The judge in the copyright lawsuit brought by Thomson Reuters against ROSS Intelligence has denied ROSS’s motion to dismiss the case, finding that TR’s allegations are sufficient to allow the case to proceed to discovery.

In a memorandum opinion issued yesterday, Delaware U.S. District Chief Judge Leonard P. Stark ruled that TR had sufficiently alleged the four elements of a copyright claim: the original works that are the subject of the claim, ownership of the copyrights in those works, registration with the U.S. Copyright Office, and the acts by which ROSS is alleged to have infringed the copyright.

Read the full memorandum opinion.

Although ROSS argued in its motion to dismiss that Westlaw content is not copyrightable as containing government information, Judge Stark said that, under federal copyright law, a valid certificate of copyright registration is prima facie evidence of the copyright’s validity.

See all stories about this lawsuit.

TR’s complaint alleges that it registers its copyright in the Westlaw database every three months, attaching more than 300 pages of prior registration certificates spanning 1981 to 2020.

As to ROSS’s argument that these materials are not subject to copyright, Judge Stark wrote, “These are important and interesting questions that will, almost certainly, be confronted at some state of this case.”

But, he said, they do not provide a basis to dismiss the lawsuit at this pre-discovery stage.

Judge Stark further ruled that TR has sufficiently alleged acts that, if proved, could show that ROSS infringed the copyright. He cited TR’s allegations that the legal research company LegalEase, after being hired by ROSS, showed a 40-fold increase in its Westlaw usage and downloaded significant quantities of information, which TR says ROSS used to develop its platform.

ROSS’s motion had argued that TR should have engaged in more extensive fact-finding before filing its complaint, including reverse-engineering the ROSS platform to see how it was created and if materials were copied. But Judge Stark also disagreed with that argument.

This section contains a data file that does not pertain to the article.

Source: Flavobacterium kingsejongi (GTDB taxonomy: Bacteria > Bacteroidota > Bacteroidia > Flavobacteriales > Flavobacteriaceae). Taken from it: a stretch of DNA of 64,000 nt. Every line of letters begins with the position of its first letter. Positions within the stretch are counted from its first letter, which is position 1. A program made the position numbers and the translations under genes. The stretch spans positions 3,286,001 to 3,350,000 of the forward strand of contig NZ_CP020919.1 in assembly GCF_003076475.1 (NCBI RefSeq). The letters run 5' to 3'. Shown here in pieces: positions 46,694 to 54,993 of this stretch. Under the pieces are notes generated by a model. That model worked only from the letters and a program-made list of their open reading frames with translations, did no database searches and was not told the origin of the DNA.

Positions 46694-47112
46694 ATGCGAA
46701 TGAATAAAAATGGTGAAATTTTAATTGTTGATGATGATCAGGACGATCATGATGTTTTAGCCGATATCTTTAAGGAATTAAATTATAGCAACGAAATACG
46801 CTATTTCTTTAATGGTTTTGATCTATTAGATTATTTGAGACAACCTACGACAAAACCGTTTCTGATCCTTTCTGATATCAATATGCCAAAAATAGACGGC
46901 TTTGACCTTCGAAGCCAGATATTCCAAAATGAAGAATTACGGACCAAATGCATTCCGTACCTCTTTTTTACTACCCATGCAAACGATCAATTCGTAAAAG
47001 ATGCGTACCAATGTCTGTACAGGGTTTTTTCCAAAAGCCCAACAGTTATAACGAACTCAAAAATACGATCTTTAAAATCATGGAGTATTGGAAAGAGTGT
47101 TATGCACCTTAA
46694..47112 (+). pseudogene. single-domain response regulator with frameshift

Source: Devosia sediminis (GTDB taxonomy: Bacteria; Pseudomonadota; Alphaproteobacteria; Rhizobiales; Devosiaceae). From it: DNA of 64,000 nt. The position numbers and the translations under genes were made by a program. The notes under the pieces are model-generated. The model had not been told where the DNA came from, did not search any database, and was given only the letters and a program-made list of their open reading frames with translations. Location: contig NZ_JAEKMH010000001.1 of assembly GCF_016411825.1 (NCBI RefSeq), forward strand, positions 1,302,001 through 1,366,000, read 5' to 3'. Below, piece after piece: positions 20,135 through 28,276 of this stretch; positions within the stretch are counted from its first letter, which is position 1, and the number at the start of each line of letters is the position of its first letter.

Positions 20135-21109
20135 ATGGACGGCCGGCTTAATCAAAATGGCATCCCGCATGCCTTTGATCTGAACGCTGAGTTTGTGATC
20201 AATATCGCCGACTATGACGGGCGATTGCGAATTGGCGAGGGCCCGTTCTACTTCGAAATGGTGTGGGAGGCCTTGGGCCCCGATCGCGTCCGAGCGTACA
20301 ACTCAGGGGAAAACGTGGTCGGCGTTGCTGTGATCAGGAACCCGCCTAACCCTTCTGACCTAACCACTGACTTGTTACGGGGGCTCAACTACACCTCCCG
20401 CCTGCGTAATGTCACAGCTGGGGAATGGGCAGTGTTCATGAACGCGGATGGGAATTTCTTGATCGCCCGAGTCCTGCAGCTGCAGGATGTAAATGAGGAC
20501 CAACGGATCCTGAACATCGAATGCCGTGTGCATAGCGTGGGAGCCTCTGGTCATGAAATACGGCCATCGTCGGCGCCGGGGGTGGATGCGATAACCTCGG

“Considering the totality of the allegations made against Defendant, accepting them as true, and drawing all reasonable inferences in favor of Plaintiffs, the complaint plausibly alleges acts of infringement – namely that Defendants have engaged in mass, illicit downloading of copyrighted Westlaw material through LegalEase, which material was then used to develop the ROSS platform,” Judge Stark wrote.

Judge Stark also denied ROSS’s request that he dismiss another count of TR’s complaint, alleging tortious interference with contract, which ROSS alleged was not filed the statute of limitations.

He ruled that factual disputes between the parties make it unclear where the alleged injury occurred, and therefore which state’s limitations period should apply.

Additionally, he declined to dismiss the complaint for failing to adequately allege the elements of a tortious interference claim.

Asked to comment on the ruling, ROSS cofounder Andrew Arruda said, “The court’s decision changes nothing. The court recognized that ROSS raised ‘important and interesting questions’ over the copyrightability of Westlaw content. We look forward to proving our case.”

Last week, TR filed its own motion to dismiss, seeking to dismiss ROSS’s counterclaim alleging that TR violated federal antitrust law by maintaining a monopoly over the legal research market.

Photo of Bob Ambrogi Bob Ambrogi

Bob is a lawyer, veteran legal journalist, and award-winning blogger and podcaster. In 2011, he was named to the inaugural Fastcase 50, honoring “the law’s smartest, most courageous innovators, techies, visionaries and leaders.” Earlier in his career, he was editor-in-chief of several legal publications, including The National Law Journal, and editorial director of ALM’s Litigation Services Division.